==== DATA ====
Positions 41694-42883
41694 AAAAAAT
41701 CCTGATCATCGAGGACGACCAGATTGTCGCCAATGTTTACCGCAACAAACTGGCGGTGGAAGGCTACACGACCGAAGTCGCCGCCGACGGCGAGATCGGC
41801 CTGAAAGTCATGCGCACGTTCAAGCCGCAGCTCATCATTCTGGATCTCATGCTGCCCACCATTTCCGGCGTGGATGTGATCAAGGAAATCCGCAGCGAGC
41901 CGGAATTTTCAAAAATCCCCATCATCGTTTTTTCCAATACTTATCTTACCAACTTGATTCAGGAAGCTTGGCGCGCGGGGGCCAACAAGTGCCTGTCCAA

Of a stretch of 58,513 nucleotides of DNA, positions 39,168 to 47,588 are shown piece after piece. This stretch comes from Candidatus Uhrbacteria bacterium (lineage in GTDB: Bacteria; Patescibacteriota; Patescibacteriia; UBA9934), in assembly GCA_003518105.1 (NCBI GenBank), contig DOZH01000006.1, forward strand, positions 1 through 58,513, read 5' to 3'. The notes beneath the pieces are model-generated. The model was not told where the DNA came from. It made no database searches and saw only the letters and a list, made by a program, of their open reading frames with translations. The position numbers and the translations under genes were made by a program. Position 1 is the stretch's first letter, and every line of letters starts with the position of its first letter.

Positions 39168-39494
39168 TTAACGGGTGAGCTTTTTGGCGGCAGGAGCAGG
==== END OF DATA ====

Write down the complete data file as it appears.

Positions 41694-42883
41694 AAAAAAT
41701 CCTGATCATCGAGGACGACCAGATTGTCGCCAATGTTTACCGCAACAAACTGGCGGTGGAAGGCTACACGACCGAAGTCGCCGCCGACGGCGAGATCGGC
41801 CTGAAAGTCATGCGCACGTTCAAGCCGCAGCTCATCATTCTGGATCTCATGCTGCCCACCATTTCCGGCGTGGATGTGATCAAGGAAATCCGCAGCGAGC
41901 CGGAATTTTCAAAAATCCCCATCATCGTTTTTTCCAATACTTATCTTACCAACTTGATTCAGGAAGCTTGGCGCGCGGGGGCCAACAAGTGCCTGTCCAA

Of a stretch of 58,513 nucleotides of DNA, positions 39,168 to 47,588 are shown piece after piece. This stretch comes from Candidatus Uhrbacteria bacterium (lineage in GTDB: Bacteria; Patescibacteriota; Patescibacteriia; UBA9934), in assembly GCA_003518105.1 (NCBI GenBank), contig DOZH01000006.1, forward strand, positions 1 through 58,513, read 5' to 3'. The notes beneath the pieces are model-generated. The model was not told where the DNA came from. It made no database searches and saw only the letters and a list, made by a program, of their open reading frames with translations. The position numbers and the translations under genes were made by a program. Position 1 is the stretch's first letter, and every line of letters starts with the position of its first letter.

Positions 39168-39494
39168 TTAACGGGTGAGCTTTTTGGCGGCAGGAGCAGG